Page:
John Neville Figgis (1866–1919) was an historian, political philosopher and Anglican priest and monk. Educated at Brighton College and St Catharine's College, Cambridge, he was a student of Lord Acton at Cambridge, and editor of much of Acton's work.
He is remembered in relation to the history of ideas, and concepts of the Pluralist State. The latter he in some ways adapted from Otto von Gierke; his ideas were picked up by others, such as G. D. H. Cole and Harold Laski.
- The Divine Right of Kings (1896), second edition 1914
- Christianity and History (1905)
- Studies of Political Thought from Gerson to Grotius 1414-1625 (1907) Birkbeck Lectures, 1900.
- The Gospel and Human Needs (1909) Hulsean Lectures
- Religion and English Society (1911)
- Civilisation at the Cross Roads (1912)
- Antichrist and Other Sermons (1913)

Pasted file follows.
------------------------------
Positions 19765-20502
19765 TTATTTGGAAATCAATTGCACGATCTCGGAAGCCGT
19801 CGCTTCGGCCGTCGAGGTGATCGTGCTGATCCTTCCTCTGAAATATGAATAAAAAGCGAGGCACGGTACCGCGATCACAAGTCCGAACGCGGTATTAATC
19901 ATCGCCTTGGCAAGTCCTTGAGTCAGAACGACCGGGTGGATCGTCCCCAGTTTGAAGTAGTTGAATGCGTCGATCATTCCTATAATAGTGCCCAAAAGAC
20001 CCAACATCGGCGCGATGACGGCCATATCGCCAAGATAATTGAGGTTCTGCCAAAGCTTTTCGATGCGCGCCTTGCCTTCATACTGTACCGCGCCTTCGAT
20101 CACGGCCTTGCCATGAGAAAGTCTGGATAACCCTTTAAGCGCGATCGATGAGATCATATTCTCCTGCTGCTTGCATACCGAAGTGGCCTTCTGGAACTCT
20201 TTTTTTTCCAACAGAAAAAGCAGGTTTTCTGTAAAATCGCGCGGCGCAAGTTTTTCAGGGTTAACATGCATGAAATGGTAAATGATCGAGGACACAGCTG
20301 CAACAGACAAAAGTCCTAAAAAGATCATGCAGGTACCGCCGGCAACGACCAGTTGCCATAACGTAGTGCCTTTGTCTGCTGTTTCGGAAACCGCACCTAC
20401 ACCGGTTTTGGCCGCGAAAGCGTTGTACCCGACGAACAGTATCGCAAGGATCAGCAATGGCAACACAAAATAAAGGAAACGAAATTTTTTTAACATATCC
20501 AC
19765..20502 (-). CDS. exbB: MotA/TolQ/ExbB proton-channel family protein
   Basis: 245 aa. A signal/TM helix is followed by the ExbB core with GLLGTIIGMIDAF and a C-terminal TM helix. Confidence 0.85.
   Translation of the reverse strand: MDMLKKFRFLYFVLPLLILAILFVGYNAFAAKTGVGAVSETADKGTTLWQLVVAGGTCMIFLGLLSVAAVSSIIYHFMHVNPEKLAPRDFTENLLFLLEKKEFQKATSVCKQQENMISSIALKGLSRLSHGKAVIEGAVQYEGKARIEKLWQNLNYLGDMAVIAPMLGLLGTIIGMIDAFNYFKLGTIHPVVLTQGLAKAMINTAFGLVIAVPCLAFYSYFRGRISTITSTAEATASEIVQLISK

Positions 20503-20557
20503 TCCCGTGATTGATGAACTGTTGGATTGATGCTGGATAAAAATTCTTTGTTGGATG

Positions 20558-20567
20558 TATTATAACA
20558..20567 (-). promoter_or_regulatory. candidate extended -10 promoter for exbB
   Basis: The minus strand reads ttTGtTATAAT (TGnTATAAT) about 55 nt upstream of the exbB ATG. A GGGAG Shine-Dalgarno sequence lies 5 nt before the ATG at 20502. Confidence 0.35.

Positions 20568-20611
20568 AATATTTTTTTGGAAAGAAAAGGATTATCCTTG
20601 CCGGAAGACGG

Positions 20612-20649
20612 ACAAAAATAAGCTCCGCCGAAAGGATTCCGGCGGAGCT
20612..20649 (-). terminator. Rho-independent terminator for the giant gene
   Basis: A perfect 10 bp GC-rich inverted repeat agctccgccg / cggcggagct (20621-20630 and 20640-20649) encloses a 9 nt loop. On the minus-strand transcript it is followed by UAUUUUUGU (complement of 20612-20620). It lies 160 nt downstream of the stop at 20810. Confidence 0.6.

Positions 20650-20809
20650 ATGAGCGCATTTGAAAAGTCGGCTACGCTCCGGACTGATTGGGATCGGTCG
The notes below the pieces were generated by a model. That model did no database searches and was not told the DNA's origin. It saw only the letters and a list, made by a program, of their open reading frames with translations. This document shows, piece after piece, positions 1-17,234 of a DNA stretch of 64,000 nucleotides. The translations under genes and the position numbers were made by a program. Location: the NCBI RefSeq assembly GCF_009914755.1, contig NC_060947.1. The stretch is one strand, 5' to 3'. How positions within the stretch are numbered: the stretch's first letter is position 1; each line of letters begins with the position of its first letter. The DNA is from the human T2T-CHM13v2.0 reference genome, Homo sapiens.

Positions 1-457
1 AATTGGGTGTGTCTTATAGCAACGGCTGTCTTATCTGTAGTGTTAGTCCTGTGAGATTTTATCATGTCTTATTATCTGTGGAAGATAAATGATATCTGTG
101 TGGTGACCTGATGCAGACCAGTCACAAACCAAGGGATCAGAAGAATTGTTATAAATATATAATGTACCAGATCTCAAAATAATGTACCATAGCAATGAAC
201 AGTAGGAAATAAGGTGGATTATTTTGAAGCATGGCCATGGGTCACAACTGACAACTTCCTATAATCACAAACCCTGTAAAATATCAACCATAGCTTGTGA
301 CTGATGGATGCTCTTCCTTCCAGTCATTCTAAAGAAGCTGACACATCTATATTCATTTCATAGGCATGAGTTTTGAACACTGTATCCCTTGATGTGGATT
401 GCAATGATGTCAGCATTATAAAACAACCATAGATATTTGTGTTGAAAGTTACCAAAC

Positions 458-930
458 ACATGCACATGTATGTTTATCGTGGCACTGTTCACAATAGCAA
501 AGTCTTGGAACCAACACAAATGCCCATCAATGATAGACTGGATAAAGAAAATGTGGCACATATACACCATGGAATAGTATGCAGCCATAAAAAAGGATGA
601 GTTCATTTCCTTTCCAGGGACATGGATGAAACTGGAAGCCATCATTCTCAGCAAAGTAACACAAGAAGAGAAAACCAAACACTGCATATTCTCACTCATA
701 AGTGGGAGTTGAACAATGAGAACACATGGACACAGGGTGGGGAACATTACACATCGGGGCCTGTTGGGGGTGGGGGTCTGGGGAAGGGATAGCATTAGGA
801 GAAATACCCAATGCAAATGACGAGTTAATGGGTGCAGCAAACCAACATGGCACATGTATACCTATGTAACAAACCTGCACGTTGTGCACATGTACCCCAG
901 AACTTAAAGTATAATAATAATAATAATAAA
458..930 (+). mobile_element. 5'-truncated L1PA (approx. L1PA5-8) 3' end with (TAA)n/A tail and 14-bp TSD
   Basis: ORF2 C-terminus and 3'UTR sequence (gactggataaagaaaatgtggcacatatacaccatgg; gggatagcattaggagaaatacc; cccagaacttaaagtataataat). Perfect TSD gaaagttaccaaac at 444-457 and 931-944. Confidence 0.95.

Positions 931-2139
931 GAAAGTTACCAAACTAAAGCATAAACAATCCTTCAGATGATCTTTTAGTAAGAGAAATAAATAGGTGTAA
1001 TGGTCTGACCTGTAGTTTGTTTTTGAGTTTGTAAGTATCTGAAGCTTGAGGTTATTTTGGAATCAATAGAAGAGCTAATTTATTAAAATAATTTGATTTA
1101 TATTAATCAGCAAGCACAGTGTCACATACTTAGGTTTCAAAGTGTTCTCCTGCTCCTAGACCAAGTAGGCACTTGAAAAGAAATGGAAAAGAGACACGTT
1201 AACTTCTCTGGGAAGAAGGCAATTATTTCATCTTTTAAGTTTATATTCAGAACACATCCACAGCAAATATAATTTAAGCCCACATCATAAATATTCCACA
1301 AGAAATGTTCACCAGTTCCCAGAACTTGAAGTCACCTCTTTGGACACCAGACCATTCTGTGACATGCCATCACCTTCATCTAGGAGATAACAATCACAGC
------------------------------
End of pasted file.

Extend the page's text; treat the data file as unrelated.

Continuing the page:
- Churches in the Modern State (1913)
- The Fellowship of the Mystery (1914) Bishop Paddock Lectures
- The Will to Freedom : or, The Gospel of Nietzsche and the Gospel of Christ (1917)
- Some Defects of English Religion (1917)
- Hopes for English Religion (1919)
- The Political Aspects of St. Augustine's City of God (1921)
- The Pluralist Theory of the State: Selected Writings of G. D. H. Cole, J. N. Figgis, and H. J. Laski (1989) edited by Paul Hirst
- Pluralist State: The Political Ideas of J. N. Figgis and His Contemporaries (1994) David Nicholls
|Wikisource has original works written by or about:
- Works by Neville Figgis at Project Gutenberg
- Works by or about John Neville Figgis at Internet Archive
- Directory of works by John Neville Figgis 1866-1919 from Project Canterbury
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